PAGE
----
Advancing fertility diagnostics and cancer screening

Emeritus Professor Nigel Groome

The work of Professor Nigel Groome in developing novel antibodies for diagnostic testing has enabled the medical profession to make great strides in reproductive medicine and in the fight against ovarian cancer.

Clinical diagnostic tools based on his antibodies have enabled millions of women across the world to make informed life decisions, such as freezing their eggs to give themselves a better chance of getting pregnant after chemotherapy for cancer treatment, or later in life.

They have improved diagnosis of a number of conditions causing male and female infertility, and helped identify the presence of ovarian cancer, improving treatment outcomes for patients.

Tailored fertility treatment

Ultrasound on pregnant woman

Around one in 10 couples globally is affected by fertility issues, and the numbers are increasing.

Successful treatments such as in vitro fertilisation (IVF) rely on the accurate and reliable measurement of a protein called the anti-Müllerian hormone (AMH). Made by cells in the ovaries, where it controls the growth and proper functioning of the follicles that release a woman’s eggs, it is used globally to assess and monitor the reproductive potential of women, and to tailor their IVF treatment.

Antibodies and testing protocols developed by Nigel to measure AMH levels in blood serum have been incorporated into automated diagnostic tests that are used in routine clinical practice by healthcare providers in almost every country in the world. Offering accurate and reliable results in a matter of minutes, these highly-sensitive tests have reduced the potential for diagnostic errors and opened up opportunities to help more patients with targeted, timely interventions.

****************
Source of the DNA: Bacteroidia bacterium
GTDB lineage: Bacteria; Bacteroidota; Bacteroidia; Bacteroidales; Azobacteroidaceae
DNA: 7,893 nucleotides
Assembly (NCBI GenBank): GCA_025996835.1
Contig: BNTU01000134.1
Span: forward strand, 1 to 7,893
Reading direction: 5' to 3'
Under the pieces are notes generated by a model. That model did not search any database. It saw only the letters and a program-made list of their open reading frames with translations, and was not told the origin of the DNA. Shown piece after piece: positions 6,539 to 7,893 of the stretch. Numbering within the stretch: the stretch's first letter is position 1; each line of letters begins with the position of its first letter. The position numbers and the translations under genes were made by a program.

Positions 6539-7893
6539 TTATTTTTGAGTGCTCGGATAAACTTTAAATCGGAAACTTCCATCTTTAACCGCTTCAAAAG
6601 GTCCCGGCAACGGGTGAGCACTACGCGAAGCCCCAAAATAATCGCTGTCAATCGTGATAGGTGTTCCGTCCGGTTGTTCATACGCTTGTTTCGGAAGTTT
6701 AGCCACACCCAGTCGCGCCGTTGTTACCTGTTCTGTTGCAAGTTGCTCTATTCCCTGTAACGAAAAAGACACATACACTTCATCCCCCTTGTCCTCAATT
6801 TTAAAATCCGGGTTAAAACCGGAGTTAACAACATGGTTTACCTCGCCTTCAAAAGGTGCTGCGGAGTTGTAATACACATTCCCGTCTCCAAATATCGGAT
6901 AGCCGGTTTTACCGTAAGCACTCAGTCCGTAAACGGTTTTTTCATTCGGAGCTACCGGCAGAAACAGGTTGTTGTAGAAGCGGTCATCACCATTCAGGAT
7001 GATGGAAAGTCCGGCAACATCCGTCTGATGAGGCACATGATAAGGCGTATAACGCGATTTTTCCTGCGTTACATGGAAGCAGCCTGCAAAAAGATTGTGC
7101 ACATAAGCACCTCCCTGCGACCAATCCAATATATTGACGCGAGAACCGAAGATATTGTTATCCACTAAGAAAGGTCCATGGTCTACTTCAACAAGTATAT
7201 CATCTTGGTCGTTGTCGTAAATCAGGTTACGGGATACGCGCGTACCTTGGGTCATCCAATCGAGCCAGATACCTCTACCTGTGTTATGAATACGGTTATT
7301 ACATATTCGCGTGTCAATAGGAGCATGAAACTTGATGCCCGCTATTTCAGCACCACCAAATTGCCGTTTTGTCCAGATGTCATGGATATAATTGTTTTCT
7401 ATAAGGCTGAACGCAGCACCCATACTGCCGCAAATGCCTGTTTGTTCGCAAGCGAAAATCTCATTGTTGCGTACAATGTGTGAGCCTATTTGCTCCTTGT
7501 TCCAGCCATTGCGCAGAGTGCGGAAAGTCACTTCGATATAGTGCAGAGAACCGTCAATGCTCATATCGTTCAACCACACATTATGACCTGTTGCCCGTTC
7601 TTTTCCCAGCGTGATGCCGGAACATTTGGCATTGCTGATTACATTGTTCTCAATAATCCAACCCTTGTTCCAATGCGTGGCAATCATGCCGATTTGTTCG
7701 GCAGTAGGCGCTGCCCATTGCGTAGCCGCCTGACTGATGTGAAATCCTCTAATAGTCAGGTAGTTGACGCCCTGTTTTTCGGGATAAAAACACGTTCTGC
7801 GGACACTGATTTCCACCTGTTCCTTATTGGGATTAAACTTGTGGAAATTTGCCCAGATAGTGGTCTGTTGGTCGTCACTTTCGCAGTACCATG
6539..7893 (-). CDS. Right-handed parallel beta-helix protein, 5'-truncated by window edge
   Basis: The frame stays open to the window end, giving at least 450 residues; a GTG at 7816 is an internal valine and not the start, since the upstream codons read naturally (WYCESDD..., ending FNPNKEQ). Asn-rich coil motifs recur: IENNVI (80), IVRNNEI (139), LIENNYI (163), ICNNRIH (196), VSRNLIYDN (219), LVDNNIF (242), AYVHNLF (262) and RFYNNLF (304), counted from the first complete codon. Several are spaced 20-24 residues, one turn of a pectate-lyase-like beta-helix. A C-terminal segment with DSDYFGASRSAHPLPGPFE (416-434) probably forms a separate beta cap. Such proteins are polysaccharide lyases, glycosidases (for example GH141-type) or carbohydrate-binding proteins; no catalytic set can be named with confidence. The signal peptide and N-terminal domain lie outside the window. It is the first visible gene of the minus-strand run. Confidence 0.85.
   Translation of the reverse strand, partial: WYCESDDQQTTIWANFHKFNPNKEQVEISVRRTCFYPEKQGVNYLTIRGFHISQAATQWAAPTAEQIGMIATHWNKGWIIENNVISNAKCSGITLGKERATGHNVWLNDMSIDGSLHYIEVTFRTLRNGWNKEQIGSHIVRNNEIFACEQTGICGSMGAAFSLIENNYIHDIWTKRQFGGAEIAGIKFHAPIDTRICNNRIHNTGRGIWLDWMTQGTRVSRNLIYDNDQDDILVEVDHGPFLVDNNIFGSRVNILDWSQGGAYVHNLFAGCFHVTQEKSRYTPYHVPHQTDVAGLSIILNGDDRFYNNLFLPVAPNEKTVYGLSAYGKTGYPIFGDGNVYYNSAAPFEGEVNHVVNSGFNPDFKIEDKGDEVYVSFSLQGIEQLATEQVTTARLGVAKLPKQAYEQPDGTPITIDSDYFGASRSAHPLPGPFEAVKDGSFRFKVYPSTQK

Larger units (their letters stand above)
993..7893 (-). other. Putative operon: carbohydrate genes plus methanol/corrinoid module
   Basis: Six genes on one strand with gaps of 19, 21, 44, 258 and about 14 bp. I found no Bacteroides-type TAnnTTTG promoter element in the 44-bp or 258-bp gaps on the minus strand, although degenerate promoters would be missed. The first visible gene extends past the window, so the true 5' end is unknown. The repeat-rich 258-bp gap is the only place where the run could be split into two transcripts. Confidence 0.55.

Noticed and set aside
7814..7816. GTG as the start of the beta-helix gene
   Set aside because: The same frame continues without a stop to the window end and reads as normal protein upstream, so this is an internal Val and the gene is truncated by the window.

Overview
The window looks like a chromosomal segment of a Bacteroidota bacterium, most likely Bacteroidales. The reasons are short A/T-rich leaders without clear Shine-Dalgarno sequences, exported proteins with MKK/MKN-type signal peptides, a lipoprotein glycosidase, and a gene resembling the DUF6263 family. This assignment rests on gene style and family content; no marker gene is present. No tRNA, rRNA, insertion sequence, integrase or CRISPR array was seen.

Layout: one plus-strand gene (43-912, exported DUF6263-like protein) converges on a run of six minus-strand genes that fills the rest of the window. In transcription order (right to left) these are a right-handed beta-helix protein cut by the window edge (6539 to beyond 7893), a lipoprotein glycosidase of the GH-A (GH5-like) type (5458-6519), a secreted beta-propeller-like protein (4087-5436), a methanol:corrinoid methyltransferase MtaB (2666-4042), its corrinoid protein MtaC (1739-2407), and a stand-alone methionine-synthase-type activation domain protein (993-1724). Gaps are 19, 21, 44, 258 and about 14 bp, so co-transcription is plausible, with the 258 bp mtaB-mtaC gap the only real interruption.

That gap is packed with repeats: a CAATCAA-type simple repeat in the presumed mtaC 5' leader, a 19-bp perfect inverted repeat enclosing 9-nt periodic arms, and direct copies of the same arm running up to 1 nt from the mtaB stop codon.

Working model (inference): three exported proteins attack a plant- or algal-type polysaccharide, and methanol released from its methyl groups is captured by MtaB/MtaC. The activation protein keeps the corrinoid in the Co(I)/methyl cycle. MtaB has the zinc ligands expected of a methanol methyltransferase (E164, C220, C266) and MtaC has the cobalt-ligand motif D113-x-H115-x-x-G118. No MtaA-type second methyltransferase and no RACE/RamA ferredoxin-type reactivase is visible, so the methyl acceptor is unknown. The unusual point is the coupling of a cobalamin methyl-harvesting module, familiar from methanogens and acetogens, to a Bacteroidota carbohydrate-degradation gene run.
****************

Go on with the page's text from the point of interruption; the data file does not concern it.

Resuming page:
AMH levels, together with other factors, can also be used to assess women’s menopausal status, to check for some types of ovarian cancer, and to monitor the ovarian function of women with polycystic ovary syndrome. In boys, AMH testing is used to investigate abnormal sexual development and determine the best course of action to treat it.

Investigating male infertility

Male infertility is the sole reason for around 40% of fertility issues, but accurate diagnosis of the cause can enable effective interventions.

Another protein found in both women and men whose concentration in the body is an indicator of fertility is Inhibin B. Produced by cells in the testes and ovaries, higher levels of Inhibin B are associated with a higher sperm count and greater ovarian reserve.

A novel antibody and associated testing protocol developed by Nigel to detect levels of Inhibin B in blood serum is widely used by the NHS and other health providers around the world as a non-invasive means by which to determine the presence of sperm in the testes, enabling it to be used for fertility purposes.

In women undergoing fertility treatment, the levels of Inhibin B measured in a patient’s blood are considered alongside those of AMH and another hormone known as FSH (follicle stimulating hormone). Combining these readings to form a full picture of a woman’s reproductive health ensures a more predictable and likely successful pregnancy outcome for those undergoing treatment, and allows others to make life decisions pertaining to their fertility based on solid scientific evidence.

Lab samples

“AMH testing has been a huge advance in the field of reproductive medicine.”

Dr Sara Barton, Reproductive Endocrinologist, Colorado Center for Reproductive Medicine

Enhanced screening for ovarian cancer

Ovarian cancer is the seventh most common cancer and the eighth most common cause of death from cancer among women worldwide.

Inhibin B levels are used to detect the presence of two types of ovarian tumours, shortening the time to diagnosis and thus improving a patient’s chance of successful treatment.

Hope for ME sufferers

The antibody developed by Nigel to detect Inhibin B may also be an indicator of myalgic encephalomyelitis (ME) or chronic fatigue syndrome. Studies using the antibody to detect levels of Activin B – a closely-related protein to Inhibin B – have found they are approximately doubled in patients with ME/CFS, offering, for the first time, hope of a reliable and accurate test to diagnose the condition and monitor effectiveness of treatment.

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